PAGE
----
Do your novels carry a message or do you feel it's subjective?
CF: Most stories have some kind of moral premise, 'Picasso's Revenge' too. It wasn't especially intentional but ours developed around the notion that money and talent cannot necessarily buy you happiness. Also that you can search in all the wrong places for love and find it may be there under your nose all the time. There are others in there too but I must not give too much away.
What works best for you: Typewriters, fountain pen, dictate, computer or longhand?
CF: A combination. Largely the computer these days. I fractured my hand during the writing of the novel and discovered dictation to the computer is very user-friendly these days.
I am an author, playwright and teacher and have worked alongside my father Ray Foulk on various projects in art, environment, screenwriting and architecture. In recent times we have written a play and published two memoirs. We are soon to release our first novel, 'Picasso's Revenge.'
So this year has just absolutely been difficult, to say the least.
If anyone is wondering: yes, bloggers do get writer's block even when they're just blogging or reviewing.
I lost MAJOR interest this year in my blog, which absolutely tore at me every day. I kept up with my reading but I just could not, for the life of me, write a review without it being so difficult to do. Sigh, it's nice to be able to admit this finally. I think I reached burn out levels and writer's block. I finally feel that all lifting and I'm starting to gain interest in doing my blog again.
I also faced some computer issues.
I bought a new graphic's card (used, but new to me) in the summer. I am PC gamer, love my video games (thank you Sims 4 and other games for eating up my depression and writer's block). I had issues with the fans on this, but my computer savvy best friend figured out the issue. However, my case was just too small for the bigger card. I laid BlackBird case to rest (RIP 2014-2019) and have introduced Black Widow (because I like spiders). So far, it's been all happy.
Then my hard drive died.
Which was so stressful and terrifying. And expensive. Two SSD's later, and I'm up and running again. Saving for an exhaust fan and a hard drive now.
Then all my blog stuff on my USB memory stick is gone because it up and died last night. Good thing I was feeling like my blog could use some new graphics. The loss of the banner is a bit sucky though :( but I might still be able to recover it if it hasn't corrupted.
So there you have it, my year in a nutshell.
Many apologies to the authors awaiting posts, I am going to do my best to work on those as much as I can. I won't burn myself out to do it but patience is greatly appreciated. My main focus now is reviews, to squish as many as I can into December and January as I can. No more of this falling behind deal!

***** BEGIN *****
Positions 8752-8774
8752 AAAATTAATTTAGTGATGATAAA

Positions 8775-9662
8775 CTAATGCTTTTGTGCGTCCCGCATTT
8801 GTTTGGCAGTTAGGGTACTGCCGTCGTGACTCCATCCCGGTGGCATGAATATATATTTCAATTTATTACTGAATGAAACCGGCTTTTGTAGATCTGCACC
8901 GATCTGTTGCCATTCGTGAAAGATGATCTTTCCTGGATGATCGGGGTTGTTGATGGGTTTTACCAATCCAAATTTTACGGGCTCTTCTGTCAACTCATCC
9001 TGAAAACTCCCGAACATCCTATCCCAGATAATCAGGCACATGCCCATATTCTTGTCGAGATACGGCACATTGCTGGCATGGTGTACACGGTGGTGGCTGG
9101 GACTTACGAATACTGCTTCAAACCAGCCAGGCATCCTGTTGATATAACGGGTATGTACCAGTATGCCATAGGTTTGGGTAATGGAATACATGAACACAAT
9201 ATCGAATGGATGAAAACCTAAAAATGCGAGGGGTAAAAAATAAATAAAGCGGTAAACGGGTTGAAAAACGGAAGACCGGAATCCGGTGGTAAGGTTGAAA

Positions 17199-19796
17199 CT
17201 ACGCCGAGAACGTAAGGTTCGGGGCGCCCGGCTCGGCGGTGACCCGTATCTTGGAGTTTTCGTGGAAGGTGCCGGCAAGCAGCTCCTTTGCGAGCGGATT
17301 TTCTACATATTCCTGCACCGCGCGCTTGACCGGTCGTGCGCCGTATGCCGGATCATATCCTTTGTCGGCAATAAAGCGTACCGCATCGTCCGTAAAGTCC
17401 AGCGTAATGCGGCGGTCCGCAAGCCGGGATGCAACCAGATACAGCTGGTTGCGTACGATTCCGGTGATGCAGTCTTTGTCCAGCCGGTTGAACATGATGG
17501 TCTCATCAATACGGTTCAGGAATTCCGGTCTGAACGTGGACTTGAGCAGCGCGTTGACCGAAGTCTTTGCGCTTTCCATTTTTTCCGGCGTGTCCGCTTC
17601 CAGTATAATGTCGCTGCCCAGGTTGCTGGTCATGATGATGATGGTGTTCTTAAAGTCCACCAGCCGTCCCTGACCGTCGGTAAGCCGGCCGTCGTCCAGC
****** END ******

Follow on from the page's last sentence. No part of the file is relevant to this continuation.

I'm going to stick with the PopSugar Reading Challenges. It makes reading so much less of a task. I will still make time and room for reviews, never to worry. I will even squeeze a couple into the reading challenge prompts where I can.
I will be cutting back author interviews to once a month. These spots are very limited.
Featured Books will remain the same, twice a month (sometimes three if the month allows it.)
The authors who I missed in my author interviews (Featured Author) and my Featured Books will get first spot.
I will also be posting my favourite book(s) from the month, this will include review books and my reading prompts. And we'll throw updates and fun posts about as I feel up to it.
Again, thank you to those who have been patiently waiting. I'm slow as turtle but I am determined too.
Genre: Thriller, Short Story, Anthology
Publication Date: January 2018
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A short collection of horror, mystery, and crime stories.
I received this ebook from the Author in exchange for an honest review.
Unfortunately, I was pretty torn about this book. While the stories are definitely decently written, I had a hard time distinguishing them as short stories because they seemed to skip and end too quickly. However, the first story was very heart breaking, so maybe I was hung up on that (book hangover situation), but even going back to it as a refresher, I still just did not connect with the story.
Regardless, it's still written well and while it isn't my cuppa tea, doesn't mean it won't be a cuppa tea for others.
Tommye is a writer, currently studying for his MA in Creative Writing.
His primary passion is in fantasy and science fiction novels and is inspired by writers such as Robert Jordan, J.R.R. Tolkien and Trudi Canavan.
Connect with Tommye